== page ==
A proposed policy related to in-home care played a noteworthy role in the tumultuous election that has reconfigured the political scene in the United Kingdom. Here in the United States, there might be lessons to draw from what happened across the pond.
Despite some sharp differences between the U.K. and U.S. health care systems, both countries are facing aging populations and grappling with similar issues, Denis Fleming, vice president for government relations at Louisville-based Almost Family (Nasdaq: AFAM), told Home Health Care News. Both nations are trying to balance government-funded and self-funded care, and the role that in-home services should play in keeping costs down and seniors happy and healthy.
As the home care industry and politicians here in the States take on these challenges, they might consider how British seniors responded to the possibility of a so-called “dementia tax.”
In April, British Prime Minister Theresa May called a snap election, gambling that her Conservative party could emerge more powerful. Instead, the Conservatives lost their majority in Parliament after the tide turned against them due, in part, to their “dementia tax” proposal.
This policy would have changed the way that Britons pay for in-home care. For the first time, people would have had to pay for their own in-home care costs out of their own pocket until they had only £100,000 in assets remaining—including the value of their home. Homes in the U.K. are worth £216,000 on average.
Opponents of the policy pointed out that if someone died of a heart attack, for instance, their assets would be intact and passed along to their inheritors. However, if someone developed dementia and required in-home services for a prolonged period of time, that person’s assets would be drained to cover care costs.
“They propose to build a system maintaining the current huge incentives to divest wealth before any need to access social care,” Chris Giles wrote in the Financial Times. “Families are best off if they give away wealth to their offspring early, if they spend the money on cruises, or even on a lifestyle that is more likely to result in a rapid death.”
Facing a backlash, May seemed to do a u-turn on this policy proposal, hurting her credibility. Post-mortems on the election, such as this one in the New York Times, cited her alienation of older voters as one reason for the Conservatives losing their majority in Parliament when votes were cast on June 8.
The election results demonstrate just how popular the in-home care benefit is to Britons, and recent polling from the AP and NORC indicates strong support for a similar government benefit here in the United States, Almost Family’s Fleming said.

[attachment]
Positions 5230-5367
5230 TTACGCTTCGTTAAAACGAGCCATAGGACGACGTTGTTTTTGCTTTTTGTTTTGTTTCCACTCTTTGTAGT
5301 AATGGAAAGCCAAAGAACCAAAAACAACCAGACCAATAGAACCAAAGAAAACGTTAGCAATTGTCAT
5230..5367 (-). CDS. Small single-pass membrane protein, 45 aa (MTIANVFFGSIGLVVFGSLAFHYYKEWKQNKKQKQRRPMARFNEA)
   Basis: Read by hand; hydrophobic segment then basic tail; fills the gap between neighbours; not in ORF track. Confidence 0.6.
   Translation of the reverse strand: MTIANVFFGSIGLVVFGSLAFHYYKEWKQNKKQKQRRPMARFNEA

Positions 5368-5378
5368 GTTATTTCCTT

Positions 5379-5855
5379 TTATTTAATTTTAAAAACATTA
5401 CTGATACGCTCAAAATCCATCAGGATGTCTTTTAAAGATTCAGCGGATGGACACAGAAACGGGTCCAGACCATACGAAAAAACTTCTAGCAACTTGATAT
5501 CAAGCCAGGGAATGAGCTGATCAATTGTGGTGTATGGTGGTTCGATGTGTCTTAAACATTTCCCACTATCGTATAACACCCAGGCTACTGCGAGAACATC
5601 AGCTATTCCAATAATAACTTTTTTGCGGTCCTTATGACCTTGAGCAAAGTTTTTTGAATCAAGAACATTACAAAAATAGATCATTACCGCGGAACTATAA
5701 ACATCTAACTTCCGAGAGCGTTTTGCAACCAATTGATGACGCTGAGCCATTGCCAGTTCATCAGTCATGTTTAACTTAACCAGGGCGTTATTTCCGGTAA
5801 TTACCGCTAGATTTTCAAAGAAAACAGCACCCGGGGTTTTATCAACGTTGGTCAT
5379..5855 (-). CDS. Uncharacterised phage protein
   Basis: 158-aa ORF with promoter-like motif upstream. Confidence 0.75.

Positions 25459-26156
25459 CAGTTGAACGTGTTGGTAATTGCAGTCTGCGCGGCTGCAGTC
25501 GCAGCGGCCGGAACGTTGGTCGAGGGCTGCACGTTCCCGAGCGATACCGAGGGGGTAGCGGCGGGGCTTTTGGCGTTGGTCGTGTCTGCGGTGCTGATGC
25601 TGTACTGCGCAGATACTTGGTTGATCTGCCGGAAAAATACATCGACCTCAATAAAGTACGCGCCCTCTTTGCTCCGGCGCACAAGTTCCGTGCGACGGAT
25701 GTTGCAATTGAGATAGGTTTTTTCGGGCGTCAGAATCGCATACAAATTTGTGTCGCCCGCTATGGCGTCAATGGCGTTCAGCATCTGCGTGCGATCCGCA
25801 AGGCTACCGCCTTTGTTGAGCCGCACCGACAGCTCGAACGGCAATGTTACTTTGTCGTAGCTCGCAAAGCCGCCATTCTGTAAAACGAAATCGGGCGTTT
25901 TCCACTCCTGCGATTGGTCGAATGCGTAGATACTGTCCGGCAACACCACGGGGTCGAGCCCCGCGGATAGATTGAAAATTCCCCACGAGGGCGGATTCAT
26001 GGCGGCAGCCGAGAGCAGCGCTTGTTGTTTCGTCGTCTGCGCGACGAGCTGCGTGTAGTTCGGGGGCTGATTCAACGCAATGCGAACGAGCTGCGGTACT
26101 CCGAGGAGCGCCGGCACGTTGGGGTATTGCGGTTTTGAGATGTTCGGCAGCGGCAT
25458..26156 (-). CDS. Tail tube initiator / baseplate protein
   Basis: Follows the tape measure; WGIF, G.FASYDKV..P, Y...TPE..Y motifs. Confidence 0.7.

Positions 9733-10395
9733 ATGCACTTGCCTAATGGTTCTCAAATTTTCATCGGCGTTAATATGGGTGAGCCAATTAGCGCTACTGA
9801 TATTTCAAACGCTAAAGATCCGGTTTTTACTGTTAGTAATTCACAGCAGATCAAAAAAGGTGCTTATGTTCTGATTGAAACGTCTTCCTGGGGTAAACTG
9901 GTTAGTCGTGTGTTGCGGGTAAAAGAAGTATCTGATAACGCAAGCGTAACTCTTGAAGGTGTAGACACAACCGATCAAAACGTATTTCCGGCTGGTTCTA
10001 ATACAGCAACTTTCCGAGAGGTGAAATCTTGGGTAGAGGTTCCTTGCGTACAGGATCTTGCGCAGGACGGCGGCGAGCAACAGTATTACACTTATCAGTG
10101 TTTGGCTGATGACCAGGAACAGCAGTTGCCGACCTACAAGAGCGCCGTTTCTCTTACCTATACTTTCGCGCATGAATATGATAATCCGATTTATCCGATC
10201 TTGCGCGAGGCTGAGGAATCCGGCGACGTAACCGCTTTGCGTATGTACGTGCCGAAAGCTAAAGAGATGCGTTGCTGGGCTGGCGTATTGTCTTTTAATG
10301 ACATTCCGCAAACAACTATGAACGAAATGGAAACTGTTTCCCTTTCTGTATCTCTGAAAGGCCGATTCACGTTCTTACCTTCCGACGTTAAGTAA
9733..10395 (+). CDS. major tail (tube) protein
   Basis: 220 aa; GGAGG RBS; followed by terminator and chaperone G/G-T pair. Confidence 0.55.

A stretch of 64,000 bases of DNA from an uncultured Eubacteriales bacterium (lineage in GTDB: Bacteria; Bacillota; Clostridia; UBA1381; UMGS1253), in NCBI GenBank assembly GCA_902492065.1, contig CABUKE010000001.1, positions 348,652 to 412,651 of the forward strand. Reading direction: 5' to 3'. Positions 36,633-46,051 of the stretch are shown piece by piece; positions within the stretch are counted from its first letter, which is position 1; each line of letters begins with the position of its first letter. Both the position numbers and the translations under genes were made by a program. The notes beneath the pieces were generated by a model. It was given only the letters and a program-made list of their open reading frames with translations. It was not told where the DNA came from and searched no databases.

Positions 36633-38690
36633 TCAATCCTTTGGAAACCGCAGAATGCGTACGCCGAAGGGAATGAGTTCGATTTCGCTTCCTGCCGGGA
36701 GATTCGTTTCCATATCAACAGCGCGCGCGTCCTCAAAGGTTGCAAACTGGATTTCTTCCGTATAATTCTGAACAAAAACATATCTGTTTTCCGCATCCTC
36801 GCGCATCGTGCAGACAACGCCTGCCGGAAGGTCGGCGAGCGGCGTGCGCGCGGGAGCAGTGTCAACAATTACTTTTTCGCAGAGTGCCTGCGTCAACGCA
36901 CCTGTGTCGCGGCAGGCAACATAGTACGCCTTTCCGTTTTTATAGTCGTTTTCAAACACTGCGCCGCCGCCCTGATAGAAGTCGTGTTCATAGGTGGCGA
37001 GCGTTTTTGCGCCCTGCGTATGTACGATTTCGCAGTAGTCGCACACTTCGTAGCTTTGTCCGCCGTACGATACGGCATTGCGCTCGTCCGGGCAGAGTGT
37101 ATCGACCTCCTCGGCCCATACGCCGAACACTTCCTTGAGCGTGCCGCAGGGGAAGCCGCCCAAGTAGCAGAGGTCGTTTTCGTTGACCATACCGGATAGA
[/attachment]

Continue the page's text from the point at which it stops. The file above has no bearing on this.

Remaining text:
Because there is no general Medicare or Medicaid benefit covering personal care services in the home, similar to what the National Health Service (NHS) provides in the United Kingdom, it’s common that U.S. seniors who need help with activities of daily living spend down their assets paying for care until they qualify for Medicaid, which does cover long-term care in skilled nursing facilities.
A bill re-introduced earlier this year by Sens. Ben Cardin (D-MD) and Chuck Grassley (R-IA) seeks to create a Medicare demonstration program that would pay for in-home personal care services. The idea is to help people stay out of nursing homes—settings that seniors prefer to avoid and that are more costly than home care.
As this is under consideration at the federal level, even more action is happening in the states, Fleming said.
“From a government relations standpoint, we’re seeing repeated efforts at the state level to implement a home-first strategy,” he said. “States are laboratories of innovation.”
Using strictly state dollars, for example, Ohio expanded eligibility for home care coverage and dramatically reduced its amount of institutional care. Almost Family also is seeing managed care organizations (MCOs) driving toward more coverage of personal care in people’s homes. MCOs are grasping the potential for home care to improve outcomes while lowering costs, such as by reducing hospitalizations of seniors insured by managed care plans.
There’s no telling when and how home care might become a political flashpoint in the United States as it just did overseas, but Fleming believes that it’s increasingly coming to the forefront in the health care policy debate here.
“We’re approaching an inflection point in terms of the value of home care and the recognition of policymakers as to what it can contribute,” he said.
Written by Tim Mullaney